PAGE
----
In the second place, the peoples whom we call primitive are all- or nearly all- familiar with at least some of the arts and techniques that appeared extremely late in the development of the civilization. Although the oldest chipped stone implements may date from 400,000 or 500,000 years ago, agriculture, stock rising, weaving and pottery appeared only about ten thousand years ago, perhaps less. Thus the “primitiveness” of peoples who cultivate gardens, breed pigs, weave loincloths and make cooking-pots is quite relative in the time span of the total duration of human history.
But we can ask another question: after all, do not at least some of these peoples continue to follow a way of life much older than ours, much more like that of man in the earliest ages? At once, some examples come to mind: the aborigines of Australia or of South America. They lead a nomadic life in semiarid regions, live by hunting, and by picking and gathering from the earth what food they can. They are ignorant of weaving or pottery, and until quite recently used stone implements. The natives of Australia had no knowledge even of the bow and arrow, while those of Tierra del Fuego had only a very rudimentary type.
People without history?
Nevertheless, the progress of ethnological knowledge provides the explanation. It has shown that is these cases and in all the others that could be mentioned; the apparently primitive state is not the result of any miraculous preservation of an ancient mode of life, it is the effect of regression. The Australians can only have reached their continent by boat, so they must at some time have known the art of navigation, and since forgotten it.
A change of environment to an area which lacks good quality clay often explains the disappearance of pottery sometimes even from human memory. Language often proves that peoples, whose low level of civilization might suggest their immobilization and isolation in the same place from the most distant times, have in fact been in contact for thousands of years with all kinds of much more highly developed populations. Far from these alleged primitives having no history, it is their history that explains the very special conditions in which they have been found.
For it would be absurd to think that, because we know nothing or almost nothing of their past, primitive peoples have no history. Their remotest ancestors appeared on the earth at the same time as our own. For tens and even hundreds of thousands of years, other societies preceded theirs and throughout that time lived, endured and therefore changed as ours did. They knew wars, migrations, periods of want and prosperity. They had great men who left their stamp on technical knowledge, on art, morals and religion. All this past exists; only they know little about it and we know nothing.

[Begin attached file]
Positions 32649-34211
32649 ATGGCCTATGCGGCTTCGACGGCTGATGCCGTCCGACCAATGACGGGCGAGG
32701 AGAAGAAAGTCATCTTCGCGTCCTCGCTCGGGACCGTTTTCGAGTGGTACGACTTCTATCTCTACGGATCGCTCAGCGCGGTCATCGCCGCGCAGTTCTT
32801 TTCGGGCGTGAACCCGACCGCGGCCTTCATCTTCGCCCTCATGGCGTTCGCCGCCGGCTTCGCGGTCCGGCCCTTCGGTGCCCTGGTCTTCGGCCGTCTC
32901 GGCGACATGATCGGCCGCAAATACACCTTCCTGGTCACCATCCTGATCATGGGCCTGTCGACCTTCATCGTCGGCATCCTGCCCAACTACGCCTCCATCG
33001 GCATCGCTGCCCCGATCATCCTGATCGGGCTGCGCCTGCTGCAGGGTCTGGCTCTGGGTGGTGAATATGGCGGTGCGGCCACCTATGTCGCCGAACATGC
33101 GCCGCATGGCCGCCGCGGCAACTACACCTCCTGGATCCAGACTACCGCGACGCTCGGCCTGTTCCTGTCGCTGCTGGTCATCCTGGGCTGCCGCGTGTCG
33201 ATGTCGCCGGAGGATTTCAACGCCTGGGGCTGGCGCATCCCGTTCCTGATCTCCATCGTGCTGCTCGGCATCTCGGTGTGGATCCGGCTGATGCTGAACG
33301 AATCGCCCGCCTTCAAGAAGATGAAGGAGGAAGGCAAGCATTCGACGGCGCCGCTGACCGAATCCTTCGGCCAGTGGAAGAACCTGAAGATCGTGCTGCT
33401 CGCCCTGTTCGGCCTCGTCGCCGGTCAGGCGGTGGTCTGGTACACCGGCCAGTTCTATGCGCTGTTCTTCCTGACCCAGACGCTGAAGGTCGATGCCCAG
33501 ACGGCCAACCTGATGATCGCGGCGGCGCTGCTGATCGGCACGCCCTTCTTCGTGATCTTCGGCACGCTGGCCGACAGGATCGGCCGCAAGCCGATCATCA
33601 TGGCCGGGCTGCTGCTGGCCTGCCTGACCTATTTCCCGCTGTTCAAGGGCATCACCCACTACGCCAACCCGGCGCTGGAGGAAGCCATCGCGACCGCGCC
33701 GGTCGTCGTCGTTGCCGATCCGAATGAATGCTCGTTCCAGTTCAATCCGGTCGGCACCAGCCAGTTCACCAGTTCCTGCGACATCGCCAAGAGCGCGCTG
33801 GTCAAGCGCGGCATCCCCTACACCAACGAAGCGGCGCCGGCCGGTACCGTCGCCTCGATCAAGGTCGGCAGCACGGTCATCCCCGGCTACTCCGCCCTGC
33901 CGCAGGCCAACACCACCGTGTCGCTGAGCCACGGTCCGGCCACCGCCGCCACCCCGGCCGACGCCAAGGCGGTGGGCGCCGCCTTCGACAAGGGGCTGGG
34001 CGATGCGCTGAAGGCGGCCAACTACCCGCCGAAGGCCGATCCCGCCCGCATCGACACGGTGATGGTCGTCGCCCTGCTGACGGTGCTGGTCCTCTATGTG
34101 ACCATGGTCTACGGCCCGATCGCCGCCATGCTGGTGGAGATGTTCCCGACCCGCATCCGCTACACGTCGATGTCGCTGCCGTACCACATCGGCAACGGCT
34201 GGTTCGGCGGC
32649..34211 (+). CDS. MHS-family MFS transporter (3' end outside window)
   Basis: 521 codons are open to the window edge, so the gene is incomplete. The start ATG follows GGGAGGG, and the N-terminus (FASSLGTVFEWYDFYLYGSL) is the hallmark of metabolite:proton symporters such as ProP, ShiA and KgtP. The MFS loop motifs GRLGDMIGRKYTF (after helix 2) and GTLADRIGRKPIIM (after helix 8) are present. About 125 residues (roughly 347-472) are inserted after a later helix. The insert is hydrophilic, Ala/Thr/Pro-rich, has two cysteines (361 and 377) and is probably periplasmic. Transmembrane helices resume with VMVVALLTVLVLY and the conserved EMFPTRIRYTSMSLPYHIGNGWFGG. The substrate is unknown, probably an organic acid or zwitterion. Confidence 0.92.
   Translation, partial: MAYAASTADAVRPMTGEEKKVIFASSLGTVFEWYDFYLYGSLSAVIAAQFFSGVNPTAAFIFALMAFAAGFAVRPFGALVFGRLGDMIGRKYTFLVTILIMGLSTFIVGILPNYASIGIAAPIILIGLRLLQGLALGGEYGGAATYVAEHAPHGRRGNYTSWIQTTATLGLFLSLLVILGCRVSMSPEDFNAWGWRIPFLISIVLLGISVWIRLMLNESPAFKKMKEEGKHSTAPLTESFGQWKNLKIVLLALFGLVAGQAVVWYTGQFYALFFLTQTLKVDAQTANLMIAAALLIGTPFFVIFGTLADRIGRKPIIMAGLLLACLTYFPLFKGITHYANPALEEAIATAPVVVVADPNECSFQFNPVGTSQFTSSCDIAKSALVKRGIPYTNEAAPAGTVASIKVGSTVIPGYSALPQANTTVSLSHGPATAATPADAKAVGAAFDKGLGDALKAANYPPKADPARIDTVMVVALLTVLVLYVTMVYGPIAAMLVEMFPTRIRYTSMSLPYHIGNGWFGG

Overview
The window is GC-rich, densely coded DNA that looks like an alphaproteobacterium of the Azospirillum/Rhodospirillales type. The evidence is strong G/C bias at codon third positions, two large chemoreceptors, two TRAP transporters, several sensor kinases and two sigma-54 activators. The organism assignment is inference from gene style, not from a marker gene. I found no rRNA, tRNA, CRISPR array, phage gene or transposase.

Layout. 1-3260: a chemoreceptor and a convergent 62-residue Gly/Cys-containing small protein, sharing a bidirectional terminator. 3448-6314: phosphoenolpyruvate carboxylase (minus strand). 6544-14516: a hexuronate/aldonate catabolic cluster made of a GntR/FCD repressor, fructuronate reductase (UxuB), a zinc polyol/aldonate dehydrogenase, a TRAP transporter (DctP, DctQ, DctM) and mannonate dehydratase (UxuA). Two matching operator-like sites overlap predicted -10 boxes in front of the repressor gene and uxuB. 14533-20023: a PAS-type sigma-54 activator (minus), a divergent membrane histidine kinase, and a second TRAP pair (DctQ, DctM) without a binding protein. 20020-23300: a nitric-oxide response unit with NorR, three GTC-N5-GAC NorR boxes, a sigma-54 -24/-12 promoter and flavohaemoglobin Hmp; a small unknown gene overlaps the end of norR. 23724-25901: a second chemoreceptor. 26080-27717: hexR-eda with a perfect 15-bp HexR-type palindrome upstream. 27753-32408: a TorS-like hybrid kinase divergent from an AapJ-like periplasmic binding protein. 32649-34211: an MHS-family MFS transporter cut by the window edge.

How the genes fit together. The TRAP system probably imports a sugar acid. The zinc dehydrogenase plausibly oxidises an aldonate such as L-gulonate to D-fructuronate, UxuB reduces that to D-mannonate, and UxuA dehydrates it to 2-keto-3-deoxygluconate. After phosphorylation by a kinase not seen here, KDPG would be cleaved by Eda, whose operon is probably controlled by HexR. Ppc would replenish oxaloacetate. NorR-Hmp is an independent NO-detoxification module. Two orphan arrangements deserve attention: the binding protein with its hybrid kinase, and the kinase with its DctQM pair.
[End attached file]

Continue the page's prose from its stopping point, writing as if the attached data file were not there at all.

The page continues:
The latent presence and pressure of a past that has disappeared are enough to show the falsity of the word primitive, and even of the idea of a primitive people. But at the same time we must take note of a feature which all societies have in common and which distinguishes them from ours. It is the reason for applying to them all the same term, however inappropriate it may be.
Primitive – a misleading term
All these societies –from the powerful empire of the Incas, which succeeded in organizing several million men into a politico-economic system of exceptional efficiency, down to the small nomadic bands of plant-gatherers in Australia– are comparable in at least one respect: they knew or still know nothing of writing.
They could preserve nothing of their past save what human memory was able to retain. This remains true, even for the small number who have, for lack of writing, developed some systems of mnemonics (such as the Peruvian knotted strings or the graphic symbols of Easter Island and of certain African tribes). Although these societies are not, strictly speaking, more “primitive” than ours, their past is of a different kind. It could not be a past preserved in writing and thus available at any moment to be used for present advantage.
It was a fluid past which could be preserved only in small quantities, and the remainder, as it came into existence, was condemned to be forgotten with no hope of recovery.
To borrow a simile from the language of navigation, societies with some form of writing have a means of logging their course and therefore of keeping on the same track for a long period. On the other hand, societies without some form of writing are reduced to following an unsteady course, which may in the end (although the distance covered in the same in both cases) bring them back very near to their starting point. Or at least it deprived them of the means of systematically drawing away from it, that is to say, of making progress.
Therefore I cannot too strongly warn that readers – and even scientists themselves- should beware of ambiguous terms like savage, primitive or archaic. By taking the presence or absence of some form of writing as the sole criterion in our study of our societies, we shall, in the first place, be invoking an objective quality which implies no philosophic or moral postulate. And at the same time we shall be relying on the only feature capable of explaining the real difference that distinguishes certain societies from our own.
The idea of a primitive society is a delusion. On the other hand the idea of a society with no form of writing makes us aware of an essential side of mankind’s development; it explains the history and enables us to foresee and perhaps influence the future of these peoples.